1. Implemented systems that track chronic diseases and their risk factors.
2. Promotes health and support healthy behaviors across the nation, in states and communities, and in settings such as schools, child care programs, work sites and businesses.
3. Developed programs and policies that allow doctors to diagnose chronic diseases earlier and manage them better.
4. Established community programs linked to clinical services to help patients prevent and manage their chronic diseases, with guidance from their doctor. The State of California Chronic Programs, http://www.cahealthierliving.org/programs/, includes services for health self-management, fall prevention and physical activity, and caregiver and memory programs. The VBID benefits cannot cure chronic diseases but can aid in reducing the hospitalizations due to chronic illnesses. CDC recommends six healthy aging suggestions (as seen by the graph on this page).


The New Medicare and You has a chronic condition focus. You can count on the majority of your Medicare
clients having one or more chronic diseases and they would probably like to to hear about the VBID benefits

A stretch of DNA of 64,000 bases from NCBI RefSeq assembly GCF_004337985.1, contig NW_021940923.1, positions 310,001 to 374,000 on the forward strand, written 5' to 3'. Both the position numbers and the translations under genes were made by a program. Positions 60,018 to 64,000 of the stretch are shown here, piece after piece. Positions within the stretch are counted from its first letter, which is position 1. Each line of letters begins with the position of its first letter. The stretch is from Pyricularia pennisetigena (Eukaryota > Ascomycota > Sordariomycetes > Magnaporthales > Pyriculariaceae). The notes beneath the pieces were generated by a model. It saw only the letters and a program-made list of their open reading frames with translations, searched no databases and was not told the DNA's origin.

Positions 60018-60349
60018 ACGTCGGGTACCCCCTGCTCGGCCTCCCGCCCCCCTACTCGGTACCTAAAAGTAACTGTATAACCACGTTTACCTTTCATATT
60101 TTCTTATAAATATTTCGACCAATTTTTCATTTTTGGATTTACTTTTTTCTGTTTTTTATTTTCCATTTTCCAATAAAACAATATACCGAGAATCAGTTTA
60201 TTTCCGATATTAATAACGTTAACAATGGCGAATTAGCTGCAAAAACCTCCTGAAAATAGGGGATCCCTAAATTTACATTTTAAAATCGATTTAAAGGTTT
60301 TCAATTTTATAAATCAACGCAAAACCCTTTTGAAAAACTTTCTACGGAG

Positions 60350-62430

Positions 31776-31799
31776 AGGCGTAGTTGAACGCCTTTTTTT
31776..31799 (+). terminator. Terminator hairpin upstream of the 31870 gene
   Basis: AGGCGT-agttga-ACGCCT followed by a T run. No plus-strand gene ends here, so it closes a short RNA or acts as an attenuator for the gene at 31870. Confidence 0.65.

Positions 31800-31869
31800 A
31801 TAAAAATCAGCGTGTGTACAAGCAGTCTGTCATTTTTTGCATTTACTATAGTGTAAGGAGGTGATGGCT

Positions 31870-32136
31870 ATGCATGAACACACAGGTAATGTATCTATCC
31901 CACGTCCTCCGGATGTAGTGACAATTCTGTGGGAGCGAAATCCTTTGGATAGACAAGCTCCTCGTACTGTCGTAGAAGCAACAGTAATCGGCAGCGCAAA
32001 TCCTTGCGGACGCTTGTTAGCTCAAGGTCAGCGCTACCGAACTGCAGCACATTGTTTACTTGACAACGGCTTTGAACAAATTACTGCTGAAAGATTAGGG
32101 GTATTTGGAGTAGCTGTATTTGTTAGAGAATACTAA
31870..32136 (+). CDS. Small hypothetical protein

of a C-SNP or an MA plan with VBID benefits. Already, there are MA and C-SNP health plans with added benefits, such as:

• Health Coach
• Care Management
• Acupuncture
• Telehealth
• Chiropractic
• OTC Supplies
• International
• Lower Cost Travel Tiered Copays
• Gym Membership
• Transportation
• Quit Smoking Programs
• Nutritional Programs

The emphasis on chronic and CSNP plans also creates a yearlong enrollment opportunity for brokers. Eligible Medicare beneficiaries can enroll anytime during the year into a C-SNP plan with their PCP’s confirmation of their chronic illness. ‘Lockin’–where you can only enroll new to Medicare beneficiaries – is becoming antiquated given C-SNPs. With the new OEP now January 1 to March 31 and AEP October 15 to December 7 and C-SNP’s and New-to-Medicare, enrollments are now a full-time enrollment opportunity. Oh, not forgetting D-SNPs for Dual Eligibles and I-SNPs for Institutional members, brokers have unlimited enrollment opportunities.


The ‘New Medicare and You’ is BetaBenefits’ title for our Medicare educational classes in which we discuss Medicare’s milestones (see chart) and the benefits each milestone provides Medicare beneficiaries. With CMS’ emphasis on chronic diseases and VBID benefits, shouldn’t you rethink how you present Medicare to your clients?

For answers to your pressing questions call Jim Robeson, the Medicare Answer Guy @ (858) 935-9120. Visit website